Recent military engagements in Bosnia, Afghanistan, and Iraq have underscored both the capabilities and limitations of United States air forces in terms of placing ordnance on military targets. While advancements in target identification and precision strike have been abundantly demonstrated, deficiencies in engaging and defeating time-critical and high value, hard and deeply buried targets (HDBT) have also been revealed.
Moreover, the current and future international political environment severely constrains this country's ability to conduct long-range strike missions on high-value, time critical targets from outside CONUS (OCONUS).
This restriction coupled with the subsonic cruise speed limitations of the current bomber fleet translates to greatly extended mission times. Consequences include failure to successfully engage and destroy a large subset of high value, time-critical targets, severe reduction in the tonnage of ordnance that can be placed on targets within a given timeframe, and excessive physical and emotional fatigue levied upon bomber crews.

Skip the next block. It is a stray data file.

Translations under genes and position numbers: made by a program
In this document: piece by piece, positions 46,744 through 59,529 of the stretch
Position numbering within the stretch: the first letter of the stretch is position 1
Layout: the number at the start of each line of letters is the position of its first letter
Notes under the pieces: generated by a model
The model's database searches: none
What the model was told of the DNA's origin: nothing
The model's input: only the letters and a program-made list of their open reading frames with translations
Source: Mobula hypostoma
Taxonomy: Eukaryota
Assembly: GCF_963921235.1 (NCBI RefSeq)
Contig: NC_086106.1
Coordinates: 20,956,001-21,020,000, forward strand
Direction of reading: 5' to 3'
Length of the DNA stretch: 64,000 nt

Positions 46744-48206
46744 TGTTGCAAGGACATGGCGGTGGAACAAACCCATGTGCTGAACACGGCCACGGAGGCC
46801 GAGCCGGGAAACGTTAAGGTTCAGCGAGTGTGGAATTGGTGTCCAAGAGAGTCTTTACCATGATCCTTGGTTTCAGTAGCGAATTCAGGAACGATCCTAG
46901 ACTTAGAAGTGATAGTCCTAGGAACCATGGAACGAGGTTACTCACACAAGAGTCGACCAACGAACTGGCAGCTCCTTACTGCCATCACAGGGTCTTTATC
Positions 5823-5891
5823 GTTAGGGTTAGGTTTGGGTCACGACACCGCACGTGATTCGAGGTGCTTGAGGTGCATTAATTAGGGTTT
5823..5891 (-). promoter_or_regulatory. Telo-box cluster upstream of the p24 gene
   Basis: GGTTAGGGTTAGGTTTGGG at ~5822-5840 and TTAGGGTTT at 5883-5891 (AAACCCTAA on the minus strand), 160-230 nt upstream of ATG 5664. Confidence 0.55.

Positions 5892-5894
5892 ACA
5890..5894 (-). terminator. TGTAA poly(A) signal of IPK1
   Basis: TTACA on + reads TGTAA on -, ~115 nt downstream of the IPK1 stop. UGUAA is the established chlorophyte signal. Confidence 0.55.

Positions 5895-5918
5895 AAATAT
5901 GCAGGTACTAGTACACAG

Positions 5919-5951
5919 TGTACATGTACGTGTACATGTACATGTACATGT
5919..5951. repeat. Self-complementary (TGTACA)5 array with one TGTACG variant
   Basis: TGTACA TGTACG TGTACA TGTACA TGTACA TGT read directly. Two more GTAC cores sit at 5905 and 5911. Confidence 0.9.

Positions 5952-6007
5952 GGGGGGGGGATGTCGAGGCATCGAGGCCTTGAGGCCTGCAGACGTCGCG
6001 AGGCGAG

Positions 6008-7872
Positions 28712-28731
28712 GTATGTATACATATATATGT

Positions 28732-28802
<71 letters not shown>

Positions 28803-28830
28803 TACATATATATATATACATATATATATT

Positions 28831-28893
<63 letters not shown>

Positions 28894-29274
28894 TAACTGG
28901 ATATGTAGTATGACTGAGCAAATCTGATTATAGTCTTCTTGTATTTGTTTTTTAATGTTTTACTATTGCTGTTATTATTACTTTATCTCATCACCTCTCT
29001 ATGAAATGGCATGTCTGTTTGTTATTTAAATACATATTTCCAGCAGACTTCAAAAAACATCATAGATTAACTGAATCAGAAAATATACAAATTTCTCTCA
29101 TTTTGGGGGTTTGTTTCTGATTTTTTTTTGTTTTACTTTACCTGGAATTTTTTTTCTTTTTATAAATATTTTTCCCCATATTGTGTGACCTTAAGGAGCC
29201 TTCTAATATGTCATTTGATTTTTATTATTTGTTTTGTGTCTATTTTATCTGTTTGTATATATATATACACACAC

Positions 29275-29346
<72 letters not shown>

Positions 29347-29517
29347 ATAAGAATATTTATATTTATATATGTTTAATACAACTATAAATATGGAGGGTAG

The US Strategic Command has a critical need for responsive, effective, and affordable conventional strike to provide deterrence, power projection and coercion, delivering munitions in minutes to hours globally from CONUS (or equivalent reach from alternative US basing). The intent is to hold adversary vital interests at risk at all times, counter anti-access threats, serve as a halt phase shock force and conduct suppression of enemy air defense and lethal strike missions as part of integrated strategic campaigns in the Twenty-First Century.
During the high-threat early phases of an engagement, critical mission objectives include the rollback of enemy Integrated Air Defenses (IADs) and the prosecution of high-value targets. Throughout the remainder of the campaign, a continuous vigilance and immediate lethal strike capability are required to effectively prosecute real-time and time-critical targets and to maintain persistent suppression of enemy IADs. A system capable of responsively and effectively performing these mission objectives would provide a "no win" tactical deterrence against which an enemy's defenses would be ineffective.